People using credit cards to pay for college tuition should expect to pay an average 2.62 percent convenience fee, a recent CreditCards.com survey concludes. These convenience fees likely trump any reward points –- especially because credit card companies never throw college tuition into their rotating 5 percent cash-back categories.
Western Kentucky University in Bowling Green, St. Joseph's University in Philadelphia and Roger Williams University in Bristol, Rhode Island, charge the highest convenience fees at 2.99 percent. So paying the $40,420 annual tuition at St. Joseph's with a credit card would add $1,209 to your bill.
Why Do Colleges Charge Convenience Fees
Merchants pay interchange fees to credit card companies -- averaging 2 percent -- for every swipe.
Major retailers are happy to pay those fees. Years of studies have shown customers who put their purchases on credit cards tend to spend more than they'd planned, as opposed those using cash or debit cards. In turn, many credit card companies lure in customers by offering them a piece of the interchange fee pie. Credit card users should absolutely capitalize on this offer by finding the best cash-back cards for their spending habits.
However, customers aren't going to spend more on flat-price bills like tuition simply because they're paying with a credit card. Therefore, these merchants have no incentive to eat those interchange fees, and instead are passing them onto the customer for the "convenience" of paying with a credit card.
When the Convenience Fee Is Worth It
Some people could come out ahead, if they have a 2 percent cash-back card and if the college's convenience fee is low enough.
For example, the University of Houston charges a 1.64 percent fee and accepts Discover (DFS), MasterCard (MA), American Express (AXP) and Visa (V). If bill-payers use the Fidelity Investment Rewards American Express Card or Citi (C) Double Cash card, they'll get an automatic 2 percent cash back. It won't be the $200 they hoped for on a hypothetical $10,000 tuition payment, but $36 in cash back isn't chump change for a one-time payment.
The caveat: Those cash back bonuses are only worth it if the bill is paid on time and in full. If the payer begins to revolve on the payment and owes interest on the $10,000, then the $36 in cash back is worthless.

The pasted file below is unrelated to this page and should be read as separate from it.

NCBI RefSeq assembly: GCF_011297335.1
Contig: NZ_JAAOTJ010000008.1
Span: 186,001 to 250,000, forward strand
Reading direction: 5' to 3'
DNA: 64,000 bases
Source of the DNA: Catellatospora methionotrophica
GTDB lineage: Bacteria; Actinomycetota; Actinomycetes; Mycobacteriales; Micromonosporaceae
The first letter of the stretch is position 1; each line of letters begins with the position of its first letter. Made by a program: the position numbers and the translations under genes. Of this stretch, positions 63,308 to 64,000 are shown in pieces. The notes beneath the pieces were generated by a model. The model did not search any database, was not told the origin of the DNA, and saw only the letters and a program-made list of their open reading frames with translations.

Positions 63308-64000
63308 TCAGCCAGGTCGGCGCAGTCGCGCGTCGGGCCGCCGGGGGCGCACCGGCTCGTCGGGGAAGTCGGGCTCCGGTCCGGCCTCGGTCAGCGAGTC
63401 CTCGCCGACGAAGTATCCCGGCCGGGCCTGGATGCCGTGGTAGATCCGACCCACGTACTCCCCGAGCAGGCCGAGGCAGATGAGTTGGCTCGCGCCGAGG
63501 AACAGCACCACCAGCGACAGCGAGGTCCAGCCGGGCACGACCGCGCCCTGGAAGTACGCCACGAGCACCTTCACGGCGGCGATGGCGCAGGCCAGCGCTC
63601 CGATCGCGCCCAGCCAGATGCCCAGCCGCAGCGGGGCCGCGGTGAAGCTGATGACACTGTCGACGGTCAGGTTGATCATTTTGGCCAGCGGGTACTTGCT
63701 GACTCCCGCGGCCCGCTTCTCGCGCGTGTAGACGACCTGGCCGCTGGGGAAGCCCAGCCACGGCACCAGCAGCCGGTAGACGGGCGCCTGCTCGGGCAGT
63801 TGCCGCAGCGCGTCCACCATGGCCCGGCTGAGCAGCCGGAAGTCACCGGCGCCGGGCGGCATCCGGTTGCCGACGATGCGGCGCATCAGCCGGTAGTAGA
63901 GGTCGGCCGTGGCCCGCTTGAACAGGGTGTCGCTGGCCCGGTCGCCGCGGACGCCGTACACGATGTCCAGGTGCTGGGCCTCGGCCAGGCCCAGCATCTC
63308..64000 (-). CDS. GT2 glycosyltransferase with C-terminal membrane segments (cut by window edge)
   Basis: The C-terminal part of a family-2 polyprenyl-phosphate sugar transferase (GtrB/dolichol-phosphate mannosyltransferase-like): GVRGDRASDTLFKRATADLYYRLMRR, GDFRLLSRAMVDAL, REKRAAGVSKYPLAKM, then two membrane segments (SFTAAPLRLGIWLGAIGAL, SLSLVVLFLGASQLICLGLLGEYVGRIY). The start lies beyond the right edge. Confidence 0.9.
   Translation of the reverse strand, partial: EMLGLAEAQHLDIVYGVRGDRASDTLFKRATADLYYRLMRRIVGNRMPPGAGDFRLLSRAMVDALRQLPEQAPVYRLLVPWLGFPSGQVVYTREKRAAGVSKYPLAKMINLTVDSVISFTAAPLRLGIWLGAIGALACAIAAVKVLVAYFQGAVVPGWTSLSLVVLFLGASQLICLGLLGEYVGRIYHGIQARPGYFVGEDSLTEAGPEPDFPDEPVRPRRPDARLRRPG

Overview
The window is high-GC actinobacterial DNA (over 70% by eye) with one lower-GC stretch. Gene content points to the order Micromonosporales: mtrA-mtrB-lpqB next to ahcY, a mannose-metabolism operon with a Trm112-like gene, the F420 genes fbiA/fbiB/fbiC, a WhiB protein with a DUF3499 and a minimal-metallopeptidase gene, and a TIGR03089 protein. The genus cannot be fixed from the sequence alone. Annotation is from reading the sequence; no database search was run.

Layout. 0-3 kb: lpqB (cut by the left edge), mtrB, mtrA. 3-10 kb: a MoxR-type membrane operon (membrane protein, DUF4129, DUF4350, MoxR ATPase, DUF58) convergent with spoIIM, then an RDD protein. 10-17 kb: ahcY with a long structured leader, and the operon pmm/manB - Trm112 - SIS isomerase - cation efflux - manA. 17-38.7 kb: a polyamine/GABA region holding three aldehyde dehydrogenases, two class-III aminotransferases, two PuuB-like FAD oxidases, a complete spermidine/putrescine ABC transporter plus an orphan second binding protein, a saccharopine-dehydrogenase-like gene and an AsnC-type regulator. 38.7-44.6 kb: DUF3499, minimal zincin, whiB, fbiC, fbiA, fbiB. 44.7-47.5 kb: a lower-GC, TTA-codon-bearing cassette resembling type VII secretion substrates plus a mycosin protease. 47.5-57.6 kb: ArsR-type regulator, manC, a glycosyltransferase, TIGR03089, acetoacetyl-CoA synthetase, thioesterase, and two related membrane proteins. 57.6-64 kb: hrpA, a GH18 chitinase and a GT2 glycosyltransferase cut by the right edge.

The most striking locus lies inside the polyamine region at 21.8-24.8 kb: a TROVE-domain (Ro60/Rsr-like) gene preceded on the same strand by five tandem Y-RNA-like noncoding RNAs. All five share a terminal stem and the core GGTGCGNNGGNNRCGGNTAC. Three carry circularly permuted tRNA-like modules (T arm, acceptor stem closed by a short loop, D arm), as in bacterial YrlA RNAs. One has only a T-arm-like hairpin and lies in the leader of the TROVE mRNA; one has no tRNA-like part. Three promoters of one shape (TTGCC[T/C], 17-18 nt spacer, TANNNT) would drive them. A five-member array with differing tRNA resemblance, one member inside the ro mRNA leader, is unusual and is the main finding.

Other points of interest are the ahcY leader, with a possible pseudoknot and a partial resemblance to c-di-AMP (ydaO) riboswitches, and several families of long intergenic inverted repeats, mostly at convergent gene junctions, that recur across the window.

Shame on Colleges Skimming Off the Top
Requesting that customers cover the interchange fee on such a large bill is understandable, but some colleges actually appear to be skimming some profit off the top with high convenience fees.
MasterCard charges colleges a 1.89 percent (plus 10 cents) interchange fee on its basic core value card and 2.50 percent (plus 10 cents) on the World Elite card, its highest-end product.
Visa charges between 1.80 percent (plus 10 cents) and 2.40 percent (plus 10 cents) for all transactions where the card is not present. This is likely the interchange fee colleges are paying for online transactions.
Other Places With Special Rules on Plastic
Colleges and universities aren't the only merchants charging convenience fees. Other places:
Some gas stations, including ARCO.
Utility providers. ConEdison (ED), an electricity supplier in New York City, charges a $4.75 service fee for residential bills. The company says it doesn't receive a portion of the fee.
Tax agencies. Both state and federal taxes are subject to a convenience fee, often with a minimum of $2.79 or $3.95 depending on the payment processor.
Bars and restaurants. To encourage customers to spend more, minimum purchases are $10 to$ 20.
In the end, it's pretty simple. If you don't want to get charged extra for "convenience," then find another way to pay.
Erin Lowry writes for DailyFinance on issues relating to millennials, money and personal finance. She is the blogger behind Broke Millennial, where her sarcastic sense of humor entertains and educates her peers. She is also the brand and content manager for MagnifyMoney.
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Is Convenience When Paying Your Tuition Worth a 2.62% Fee?
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